Paul Kletzki

Paul Kletzki (born Paweł Klecki; 21 March 1900 - 5 March 1973) was a Polish conductor and composer.[1][2]

Paul Kletzki
Paweł Klecki
Paul Kletzki in 1965.
Paul Kletzki in 1965.
Background information
Born21 March 1900
Łódź, Poland
Died5 March 1973(1973-03-05) (aged 72)
Liverpool, United Kingdom


Paul Kletzki joined the Łódź Philharmonic at the age of fifteen as a violinist.[1][2] After serving in the First World War, he studied philosophy at the University of Warsaw before moving to Berlin in 1921 to continue his studies. During the 1920s his compositions were championed by Arturo Toscanini; and Wilhelm Furtwängler, who permitted Kletzki to conduct the Berlin Philharmonic Orchestra in 1925. Because he was Jewish, he left Nazi Germany in 1933 and moved to Milan, Italy, where he taught composition.[1] Due to the anti-semitism of the Italian Fascist regime he moved to the Soviet Union in 1936.

During the Holocaust a number of Kletzki's family were murdered by the Nazis including his parents and his sister. In 1946, he participated in the reopening of La Scala in Milan.[1]

In 1949, he became a Swiss citizen.[1]

In the post-war years Kletzki was a renowned conductor, especially of Gustav Mahler. In 1954 he was appointed chief conductor of the Liverpool Philharmonic Orchestra. In 1955, he conducted the first recordings of the Israel Philharmonic Orchestra.[1] Between 1958 and 1961 he was principal conductor of the Dallas Symphony Orchestra. From 1967 until 1970 he was the General Music Director of the Orchestre de la Suisse Romande.[1]

He died on 5 March 1973 at 72 years of age after collapsing during a rehearsal at the Liverpool Philharmonic Orchestra.[1]


Most of Paul Kletzki's compositions were thought to be destroyed during World War II.[1] However, during excavations in Milan in 1965, a chest was found containing the scores he had left in the basement of the Hotel Metropole in 1941. Kletzki, fearing his scores had turned to dust, did not open the chest. Upon his death in 1973 his wife, Yvonne, opened the chest finding his scores well-preserved.[3]

Kletzki's most notable work is his Third Symphony, completed in October 1939, with the subtitle 'In memoriam'. It is an elegiac work interpreted as a moving monument to the victims of Nazism.[4] Other works include three string quartets,[5] a Sinfonietta for strings, a Fantasy for piano, and a sonata for violin and piano. From 1942 onwards Kletzki wrote no more compositions; he argued that Nazism had destroyed his spirit and his will to compose.

List of compositions by Paul KletzkiEdit

Genre Opus Date Title Scoring Notes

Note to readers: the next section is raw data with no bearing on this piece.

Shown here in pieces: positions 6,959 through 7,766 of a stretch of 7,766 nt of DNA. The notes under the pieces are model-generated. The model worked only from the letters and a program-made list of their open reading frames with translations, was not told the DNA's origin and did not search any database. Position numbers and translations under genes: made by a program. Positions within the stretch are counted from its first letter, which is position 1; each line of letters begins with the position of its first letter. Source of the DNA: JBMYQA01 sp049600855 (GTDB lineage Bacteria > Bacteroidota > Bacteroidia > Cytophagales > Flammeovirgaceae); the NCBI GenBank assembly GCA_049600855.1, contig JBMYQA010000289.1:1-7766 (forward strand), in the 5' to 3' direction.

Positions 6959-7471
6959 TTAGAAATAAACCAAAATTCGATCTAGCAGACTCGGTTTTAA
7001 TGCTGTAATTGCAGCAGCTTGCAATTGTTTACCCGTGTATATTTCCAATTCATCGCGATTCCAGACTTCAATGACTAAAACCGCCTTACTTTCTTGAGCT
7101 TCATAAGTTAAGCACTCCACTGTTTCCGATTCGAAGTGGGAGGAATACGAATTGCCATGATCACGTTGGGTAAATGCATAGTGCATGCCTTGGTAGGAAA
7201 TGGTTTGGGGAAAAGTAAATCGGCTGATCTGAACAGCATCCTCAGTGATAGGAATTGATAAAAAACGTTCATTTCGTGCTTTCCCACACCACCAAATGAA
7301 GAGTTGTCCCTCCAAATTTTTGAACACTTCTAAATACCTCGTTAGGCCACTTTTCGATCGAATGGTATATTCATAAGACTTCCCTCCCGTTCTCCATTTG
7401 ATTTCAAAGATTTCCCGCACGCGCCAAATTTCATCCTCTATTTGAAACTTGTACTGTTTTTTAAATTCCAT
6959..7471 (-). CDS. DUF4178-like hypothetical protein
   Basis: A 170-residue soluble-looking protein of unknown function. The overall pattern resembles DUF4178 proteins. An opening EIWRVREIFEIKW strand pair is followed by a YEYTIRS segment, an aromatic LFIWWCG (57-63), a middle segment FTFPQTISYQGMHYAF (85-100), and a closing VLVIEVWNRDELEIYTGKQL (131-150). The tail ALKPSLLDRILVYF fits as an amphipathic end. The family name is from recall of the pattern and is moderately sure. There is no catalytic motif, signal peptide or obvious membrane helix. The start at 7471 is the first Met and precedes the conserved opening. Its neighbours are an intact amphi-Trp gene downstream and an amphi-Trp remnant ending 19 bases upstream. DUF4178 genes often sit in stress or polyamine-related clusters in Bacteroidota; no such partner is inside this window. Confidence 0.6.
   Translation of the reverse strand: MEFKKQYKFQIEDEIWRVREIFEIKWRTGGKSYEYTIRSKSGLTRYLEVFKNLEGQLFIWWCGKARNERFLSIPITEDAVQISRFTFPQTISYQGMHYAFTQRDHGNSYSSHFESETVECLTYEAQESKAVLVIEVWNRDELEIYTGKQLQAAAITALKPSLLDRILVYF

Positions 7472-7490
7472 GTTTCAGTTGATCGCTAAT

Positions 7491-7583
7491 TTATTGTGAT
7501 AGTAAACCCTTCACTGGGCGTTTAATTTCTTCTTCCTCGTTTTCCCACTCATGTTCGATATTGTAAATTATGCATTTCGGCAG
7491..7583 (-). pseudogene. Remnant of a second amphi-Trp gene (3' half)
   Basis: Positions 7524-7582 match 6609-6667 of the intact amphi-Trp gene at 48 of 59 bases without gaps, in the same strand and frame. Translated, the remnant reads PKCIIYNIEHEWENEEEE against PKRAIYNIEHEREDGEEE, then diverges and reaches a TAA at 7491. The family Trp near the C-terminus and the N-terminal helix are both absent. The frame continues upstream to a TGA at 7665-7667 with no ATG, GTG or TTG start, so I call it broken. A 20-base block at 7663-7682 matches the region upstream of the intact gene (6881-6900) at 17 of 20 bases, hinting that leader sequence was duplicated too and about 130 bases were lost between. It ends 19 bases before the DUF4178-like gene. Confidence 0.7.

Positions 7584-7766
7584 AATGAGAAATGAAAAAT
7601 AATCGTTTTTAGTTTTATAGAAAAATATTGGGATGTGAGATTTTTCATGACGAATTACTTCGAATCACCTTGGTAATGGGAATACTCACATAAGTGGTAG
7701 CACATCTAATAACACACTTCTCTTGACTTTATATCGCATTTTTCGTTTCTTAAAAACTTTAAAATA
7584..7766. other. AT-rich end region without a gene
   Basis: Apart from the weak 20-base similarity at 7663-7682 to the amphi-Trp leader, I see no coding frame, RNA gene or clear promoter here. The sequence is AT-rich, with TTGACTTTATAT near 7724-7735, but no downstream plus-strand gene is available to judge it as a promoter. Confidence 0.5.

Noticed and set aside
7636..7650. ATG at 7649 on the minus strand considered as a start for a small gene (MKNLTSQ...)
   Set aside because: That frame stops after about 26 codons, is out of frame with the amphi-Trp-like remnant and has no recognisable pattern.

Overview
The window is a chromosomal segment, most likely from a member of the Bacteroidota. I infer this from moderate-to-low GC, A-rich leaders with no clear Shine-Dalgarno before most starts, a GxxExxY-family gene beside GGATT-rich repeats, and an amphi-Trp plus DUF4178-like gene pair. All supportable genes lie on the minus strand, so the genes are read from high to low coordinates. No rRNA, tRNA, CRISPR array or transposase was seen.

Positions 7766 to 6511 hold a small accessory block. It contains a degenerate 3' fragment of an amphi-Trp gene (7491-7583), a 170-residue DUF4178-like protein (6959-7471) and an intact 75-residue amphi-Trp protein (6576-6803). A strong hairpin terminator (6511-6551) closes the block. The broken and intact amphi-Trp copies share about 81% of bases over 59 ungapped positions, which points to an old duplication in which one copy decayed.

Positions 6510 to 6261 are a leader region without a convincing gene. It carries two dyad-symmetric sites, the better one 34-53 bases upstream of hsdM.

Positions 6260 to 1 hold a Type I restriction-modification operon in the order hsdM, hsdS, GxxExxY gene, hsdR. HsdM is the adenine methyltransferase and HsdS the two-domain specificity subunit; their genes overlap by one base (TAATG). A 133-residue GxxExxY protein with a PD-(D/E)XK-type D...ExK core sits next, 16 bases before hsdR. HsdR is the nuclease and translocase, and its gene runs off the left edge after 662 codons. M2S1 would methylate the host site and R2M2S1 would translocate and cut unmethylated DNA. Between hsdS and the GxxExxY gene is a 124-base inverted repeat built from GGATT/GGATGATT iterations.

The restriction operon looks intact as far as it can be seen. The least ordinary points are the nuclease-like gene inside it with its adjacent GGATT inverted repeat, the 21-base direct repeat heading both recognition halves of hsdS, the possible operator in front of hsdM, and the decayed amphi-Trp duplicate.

Orchestral 1921 Overture to A Florentine Tragedy by Oscar Wilde Orchestra Won first prize in a composition competition sponsored by the Warsaw Philharmonic,[6] lost.
Chamber 1 1923 String Quartet in A minor String Quartet
Vocal 2 Four Songs Voice and Piano
Vocal 3 Three Night Songs Voice and Piano
Piano 4 1923 Three Preludes Piano
Orchestral 7 1923 Sinfonietta String Orchestra
Piano 9 1924 Fantasie in C minor Piano
Chamber 12 1925 Violin Sonata in D major Violin and Piano
Chamber 13 1925 String Quartet No. 2 in C minor String Quartet
Orchestral 14 1926 Vorspiel zu einer Tragödie Orchestra
Chamber 16 1924 Trio in D major Piano, Violin and Cello
Orchestral 17 1927 Symphony No. 1 Orchestra
Orchestral 18 1928 Symphony No. 2 Baritone and Orchestra 4th movement setting of a poem by Karl Stamm "Sleep, Sleep, O World"
Concertante 19 1928 Violin Concerto in G Violin and Orchestra
Orchestral 20 1929 Orchestervariationen Orchestra
Chamber 21 1930 Introduction and Rondo Violin and Piano
Concertante 22 1930 Piano Concerto in D minor Piano and Orchestra Published in 2 piano 4-hand version, orchestrated by John Norine Jr.
Chamber 23 1931 String Quartet No. 3 in D minor String Quartet
Orchestral 24 1931 Capriccio Large Orchestra
Orchestral 25 1932 Konzertmusik Solo winds, strings and timpani
Violin 26 1933 Sonata for Violin Solo Solo Violin
Chamber 28 1932 Octet
Orchestral 30 1938 Lyric Suite Orchestra
Orchestral 31 1939 Symphony No. 3 ("In memoriam") Orchestra
Chamber 32 Trio Flute, violin and viola
Orchestral 33 1940 Variations sur un thème de Émile Jaques-Dalcroze String Orchestra
Concertante 34 1940 Flute Concertino Flute and Orchestra
Piano 1940/41 Three Unpublished Piano Pieces Piano
Chamber 1943 String Quartet No. 4 [7] String Quartet Rediscovered, premiered by Merel String Quartet[8]


  1. ^ a b c d e f g h i "Paul Kletzki, 72, conductor, dead". 7 March 1973.
  2. ^ a b Wendland, Wojciech, PhD. (2012). Paul Kletzki (Paweł Klecki) – all alone in the great big world. Tansman 2012, A. Tansman Association for the Promotion of Culture, Lodz. pp. 38–41. ISBN 978-83-905532-8-3.CS1 maint: location (link)
  3. ^ Jackson, Timothy L.,PhD. "Paul Kletzki, Violin Concerto, Op.19". American Symphony Orchestra. Retrieved 24 April 2020.
  4. ^ "Paul Kletzki - Symphony No. 3 in memoriam". BIS. Retrieved 24 April 2020.
  5. ^ "Nachlassverzeichniss Paul Klecki" (PDF). Retrieved September 1, 2012., lists 3 string quartets, Op.1 in A minor, Op.13 in C minor, Op.23 in D minor, copyright 1923, 1925, 1931.
  6. ^ Jackson, Timothy. "Paul Kletzki, Piano Concerto, Three Preludes, Three Piano Pieces, Fantasie". Naxos.
  7. ^ "Paul Kletzki (Paweł Klecki)". Musiques-Regenerees. Retrieved 24 April 2020.
  8. ^ "Merel Quartet - Concerts". Merel Quartet. Retrieved 24 April 2020.

External linksEdit

Cultural offices
Preceded by
Walter Hendl
Music Directors, Dallas Symphony Orchestra
Succeeded by
Georg Solti